Policymakers, protection, and power.
Many have seen implications for the underlying legal structure and practice of American philanthropy in the Tax Cuts and Jobs Act (TCJA) of 2017’s excise tax on the investment income of certain elite college and university endowments. The 1.4% tax is imposed on private universities whose student bodies are majority U.S. citizens, where more than 500 students are tuition-paying, and where total assets exceed $500,000 per student.
As University of Kentucky law professor Jennifer Bird-Pollan starkly asked in a Pepperdine Law Review article earlier this year, “Why are we focused only on universities?”
If and when any of the more-aggressive proposals to reform treatment of other tax-exempt endowments—potentially including those of huge, equally elite private foundations—take legislative form, we now have another implication to draw.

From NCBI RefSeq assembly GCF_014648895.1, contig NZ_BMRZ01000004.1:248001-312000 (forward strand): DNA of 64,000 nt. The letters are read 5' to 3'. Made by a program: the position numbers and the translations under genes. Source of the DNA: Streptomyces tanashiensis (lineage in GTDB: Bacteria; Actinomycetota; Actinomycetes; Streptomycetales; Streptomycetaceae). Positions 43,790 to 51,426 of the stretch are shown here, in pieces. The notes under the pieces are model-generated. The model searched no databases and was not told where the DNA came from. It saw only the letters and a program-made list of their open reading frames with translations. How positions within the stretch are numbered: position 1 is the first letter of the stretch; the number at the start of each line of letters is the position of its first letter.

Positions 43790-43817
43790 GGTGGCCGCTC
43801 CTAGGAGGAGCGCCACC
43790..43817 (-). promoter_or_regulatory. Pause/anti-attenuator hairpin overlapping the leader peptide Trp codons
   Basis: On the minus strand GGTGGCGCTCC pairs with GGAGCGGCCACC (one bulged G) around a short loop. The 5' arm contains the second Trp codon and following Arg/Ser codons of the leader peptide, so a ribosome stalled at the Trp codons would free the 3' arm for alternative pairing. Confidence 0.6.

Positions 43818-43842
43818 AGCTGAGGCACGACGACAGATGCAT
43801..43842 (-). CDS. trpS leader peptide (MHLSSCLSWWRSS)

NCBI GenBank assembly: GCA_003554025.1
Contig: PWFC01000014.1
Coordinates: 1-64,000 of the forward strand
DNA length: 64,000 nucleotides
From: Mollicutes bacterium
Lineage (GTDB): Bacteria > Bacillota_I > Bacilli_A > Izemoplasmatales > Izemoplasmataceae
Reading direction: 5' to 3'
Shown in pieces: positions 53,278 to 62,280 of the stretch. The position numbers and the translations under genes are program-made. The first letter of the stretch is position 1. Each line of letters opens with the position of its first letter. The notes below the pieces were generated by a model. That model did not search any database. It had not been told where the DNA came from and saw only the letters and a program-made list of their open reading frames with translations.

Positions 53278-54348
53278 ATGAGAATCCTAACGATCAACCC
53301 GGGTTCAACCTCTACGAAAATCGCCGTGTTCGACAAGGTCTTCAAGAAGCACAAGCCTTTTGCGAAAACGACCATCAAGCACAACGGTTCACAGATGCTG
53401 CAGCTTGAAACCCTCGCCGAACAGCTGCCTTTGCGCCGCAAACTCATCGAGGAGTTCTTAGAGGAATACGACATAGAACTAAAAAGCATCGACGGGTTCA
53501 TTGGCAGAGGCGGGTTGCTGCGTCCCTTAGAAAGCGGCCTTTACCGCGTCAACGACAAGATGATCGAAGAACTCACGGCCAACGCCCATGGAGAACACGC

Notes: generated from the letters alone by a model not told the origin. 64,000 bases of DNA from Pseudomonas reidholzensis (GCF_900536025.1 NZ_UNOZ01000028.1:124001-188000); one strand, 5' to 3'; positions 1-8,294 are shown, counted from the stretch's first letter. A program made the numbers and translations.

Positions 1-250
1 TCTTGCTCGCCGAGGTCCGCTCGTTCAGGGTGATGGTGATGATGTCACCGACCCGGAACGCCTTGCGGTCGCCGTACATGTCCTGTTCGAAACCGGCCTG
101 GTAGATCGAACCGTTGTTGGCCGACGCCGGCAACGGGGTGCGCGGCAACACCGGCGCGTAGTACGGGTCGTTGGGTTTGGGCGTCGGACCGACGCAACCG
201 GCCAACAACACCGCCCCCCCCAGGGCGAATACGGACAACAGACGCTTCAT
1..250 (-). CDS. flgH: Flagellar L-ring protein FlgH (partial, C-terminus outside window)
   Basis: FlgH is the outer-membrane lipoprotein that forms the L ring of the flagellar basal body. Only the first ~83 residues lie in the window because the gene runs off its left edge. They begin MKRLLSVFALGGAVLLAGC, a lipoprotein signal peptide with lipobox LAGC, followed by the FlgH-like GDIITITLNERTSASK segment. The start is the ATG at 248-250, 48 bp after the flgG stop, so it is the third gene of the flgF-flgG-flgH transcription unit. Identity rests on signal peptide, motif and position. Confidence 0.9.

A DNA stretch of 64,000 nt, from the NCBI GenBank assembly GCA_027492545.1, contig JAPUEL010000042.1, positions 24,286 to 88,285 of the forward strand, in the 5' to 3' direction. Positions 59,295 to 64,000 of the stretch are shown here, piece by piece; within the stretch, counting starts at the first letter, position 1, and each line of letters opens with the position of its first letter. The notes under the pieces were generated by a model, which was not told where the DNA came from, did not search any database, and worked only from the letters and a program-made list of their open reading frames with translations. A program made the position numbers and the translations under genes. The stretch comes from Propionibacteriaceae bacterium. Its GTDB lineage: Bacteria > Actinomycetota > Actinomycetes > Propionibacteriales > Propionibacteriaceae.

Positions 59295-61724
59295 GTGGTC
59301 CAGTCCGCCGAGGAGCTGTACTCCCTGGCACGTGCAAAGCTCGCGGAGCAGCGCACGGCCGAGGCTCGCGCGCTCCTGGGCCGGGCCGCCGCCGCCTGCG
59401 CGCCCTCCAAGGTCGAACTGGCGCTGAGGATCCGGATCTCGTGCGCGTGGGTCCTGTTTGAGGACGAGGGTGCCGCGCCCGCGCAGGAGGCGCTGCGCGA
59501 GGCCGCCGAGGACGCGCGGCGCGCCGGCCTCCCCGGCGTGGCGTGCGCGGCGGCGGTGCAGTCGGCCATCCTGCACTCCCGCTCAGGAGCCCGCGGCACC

Pursuant to a bill released late last week by U.S. House Ways & Means Committee, the TCJA’s excise tax on elite higher-education endowments would be seriously reduced. Specifically, as reported by Bloomberg’s Janet Lorin, a provision in the bill would lower the tax “through a calculation that weighs revenues from undergraduate tuition and fees against undergraduate financial aid.”
Lorin notes that the “Democrats’ proposal comes at an awkward time as colleges prepare to announce their investment returns over the coming months.” During fiscal-year 2021, higher-ed endowments over $500 million gained a median of 34%.
Some policymakers—enchanted with wealth like this and that which they think or hope it can do—will quietly and patiently persist in trying to protect it against any threat to the power it’s seen as “purchasing,” even though it’s largely merely continuously invested and unspent.